Like what is the most important element of your website? Hey, wait, are you from the future? Is this a back to the future situation? Are you Dr. Brown? And I'm Marty McFly more like bill and Ted.

The most important element on business websites is a way for your most important website. Visitors who are the ones that are ready to take action at that moment, we want to give them a way to do what they want to do, which also meets our business goals. In most B2B situations, we want our users to start the process of doing business with us. It can be request to consultation or ask to talk to someone. We want them to metaphorically, raise their hand and say, yeah, let's get this process started. That is the most important part of your website. And it's called a call to action or CTA. 

And so this is how you do that. You design the website with the assumption that everyone that visits your site is the most important website visitor. They are there because they are ready to do business with you.

Now it's true that only a small fraction of website visitors will actually be ready. But when we design as if they are the number of leads from our website increases because we make the most important element, our call to action. We make that the first thing that the user notices when the page loads, even before they can read the text on the page, simply the design and layout of the page immediately attracts the user's eye. Let me show you what I mean. Show and tell time.

One way that you can verify if the call to action is effectively designed is to remove intelligible text from the page, leaving only the design and layout from which to extract information.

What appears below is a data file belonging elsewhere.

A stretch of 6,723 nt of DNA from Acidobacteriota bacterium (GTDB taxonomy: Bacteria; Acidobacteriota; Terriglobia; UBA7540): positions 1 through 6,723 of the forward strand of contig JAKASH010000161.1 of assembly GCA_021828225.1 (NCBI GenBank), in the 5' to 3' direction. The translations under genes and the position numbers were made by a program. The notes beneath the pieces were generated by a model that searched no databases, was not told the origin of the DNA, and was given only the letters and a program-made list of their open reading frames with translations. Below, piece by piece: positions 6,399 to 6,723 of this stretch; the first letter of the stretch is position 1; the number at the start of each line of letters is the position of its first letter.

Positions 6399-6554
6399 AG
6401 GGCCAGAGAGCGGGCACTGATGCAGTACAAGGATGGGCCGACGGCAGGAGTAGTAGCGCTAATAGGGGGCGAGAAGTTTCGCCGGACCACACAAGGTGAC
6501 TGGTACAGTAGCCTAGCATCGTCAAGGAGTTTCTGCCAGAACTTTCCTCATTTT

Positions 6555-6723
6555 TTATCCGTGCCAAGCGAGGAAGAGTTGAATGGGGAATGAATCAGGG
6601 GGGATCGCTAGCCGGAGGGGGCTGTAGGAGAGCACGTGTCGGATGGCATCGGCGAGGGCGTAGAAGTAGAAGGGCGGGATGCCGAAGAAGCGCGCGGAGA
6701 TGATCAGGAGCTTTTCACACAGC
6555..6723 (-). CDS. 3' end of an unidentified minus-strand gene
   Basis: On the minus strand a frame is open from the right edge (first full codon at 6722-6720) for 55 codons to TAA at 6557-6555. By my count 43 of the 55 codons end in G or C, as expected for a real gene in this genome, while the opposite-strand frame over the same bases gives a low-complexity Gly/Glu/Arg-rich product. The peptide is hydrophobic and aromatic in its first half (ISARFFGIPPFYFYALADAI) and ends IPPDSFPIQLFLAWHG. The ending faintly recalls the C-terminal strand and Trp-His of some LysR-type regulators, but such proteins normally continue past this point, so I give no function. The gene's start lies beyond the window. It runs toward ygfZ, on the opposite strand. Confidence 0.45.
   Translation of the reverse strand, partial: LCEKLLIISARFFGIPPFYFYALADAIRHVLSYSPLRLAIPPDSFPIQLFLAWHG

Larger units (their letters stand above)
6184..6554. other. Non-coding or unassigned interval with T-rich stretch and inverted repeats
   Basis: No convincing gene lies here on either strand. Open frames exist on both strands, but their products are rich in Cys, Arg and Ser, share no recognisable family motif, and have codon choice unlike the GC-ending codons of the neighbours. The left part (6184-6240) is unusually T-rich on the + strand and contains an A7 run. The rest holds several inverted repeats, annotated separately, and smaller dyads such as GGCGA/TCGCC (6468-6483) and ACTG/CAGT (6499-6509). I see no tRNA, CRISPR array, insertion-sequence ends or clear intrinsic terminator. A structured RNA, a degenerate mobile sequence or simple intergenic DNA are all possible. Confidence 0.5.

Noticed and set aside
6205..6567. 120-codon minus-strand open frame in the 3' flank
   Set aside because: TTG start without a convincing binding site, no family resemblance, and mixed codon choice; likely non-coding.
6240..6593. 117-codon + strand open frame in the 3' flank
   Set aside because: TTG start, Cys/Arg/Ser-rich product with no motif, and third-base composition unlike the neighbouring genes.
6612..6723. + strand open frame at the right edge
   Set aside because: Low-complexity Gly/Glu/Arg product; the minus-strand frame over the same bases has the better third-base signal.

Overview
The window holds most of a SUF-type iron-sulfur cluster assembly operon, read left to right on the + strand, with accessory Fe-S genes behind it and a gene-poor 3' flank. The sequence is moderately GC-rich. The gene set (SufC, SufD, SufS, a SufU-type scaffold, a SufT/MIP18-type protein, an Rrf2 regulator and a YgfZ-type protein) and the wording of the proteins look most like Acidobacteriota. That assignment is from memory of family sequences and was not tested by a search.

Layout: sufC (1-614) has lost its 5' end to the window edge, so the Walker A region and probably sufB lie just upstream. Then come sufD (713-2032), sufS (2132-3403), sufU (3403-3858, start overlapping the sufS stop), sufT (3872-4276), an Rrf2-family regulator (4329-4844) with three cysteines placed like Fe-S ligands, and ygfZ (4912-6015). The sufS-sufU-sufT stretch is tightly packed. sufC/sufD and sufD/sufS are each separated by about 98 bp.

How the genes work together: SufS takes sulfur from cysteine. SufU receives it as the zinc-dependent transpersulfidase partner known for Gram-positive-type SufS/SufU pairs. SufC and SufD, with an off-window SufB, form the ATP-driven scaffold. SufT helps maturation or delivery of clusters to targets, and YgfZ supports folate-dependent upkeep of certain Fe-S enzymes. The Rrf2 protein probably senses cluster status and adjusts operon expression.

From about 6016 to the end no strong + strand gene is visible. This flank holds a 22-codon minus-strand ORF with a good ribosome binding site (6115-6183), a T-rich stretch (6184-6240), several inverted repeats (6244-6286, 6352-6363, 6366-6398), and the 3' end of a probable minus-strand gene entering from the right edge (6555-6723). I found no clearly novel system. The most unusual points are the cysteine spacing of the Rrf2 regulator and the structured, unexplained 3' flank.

I like to use Google translate to change the website to a language that I don't understand, essentially removing text that is intelligible to me. I usually use Polish. Now, I don't speak Polish. So just go to

Change the source language to whatever language you're translating from. Change the target language to something like Polish or other language that uses the Latin alphabet. Assuming that your source language like English also uses the Latin alphabet copy and paste the URL to the page that you want to check, click on it in the target language box and voila. You have a translated page.

How does it do that? The future is so rad.

So is it obvious what the next step is? Is it clear what we're supposed to do to me? It is, it seems like it's probably one of those two little orange buttons, but let's find out. 

Let's see. Yep. Those are our two main calls to action. Send me a message and book a consultation with, with me or my team.

Okay. Let's try another. Okay. On this one, it looks like there's a pretty good CTA. Would you agree with me this one, one again, let me know in the comments. Well, let's see what that button does. We're gonna UN translate. Ah, look that says get more information. Is that what our most important users want to do? Probably not. I change that out for a button that says something like get started and provide a simple contact form.

Okay, last one. Here we go. Do you see something that is obviously the next step? I don't. Okay. It looks like this contact button all the way here in the corner, hidden and blending in with everything else would be what our most important users are looking for. They're going to be a lot less likely to click and become a lead if the call to action is buried like that.

Try it for yourself on your own website. If it's not obvious to you immediately, what the user is supposed to do, then fix that if it is obvious, but the call to action leads to something other than what your most valuable visitors are looking for, then change it to that. Hey, do you have any advice for me? Futureman find a broker and buy as much stock as you can in a company called apple computers. Hey, if you've made it this far, please hit the like button subscribe share. Hit me up at That's my primary call to action. And thanks for visiting. 

Hey, is your refrigerator running?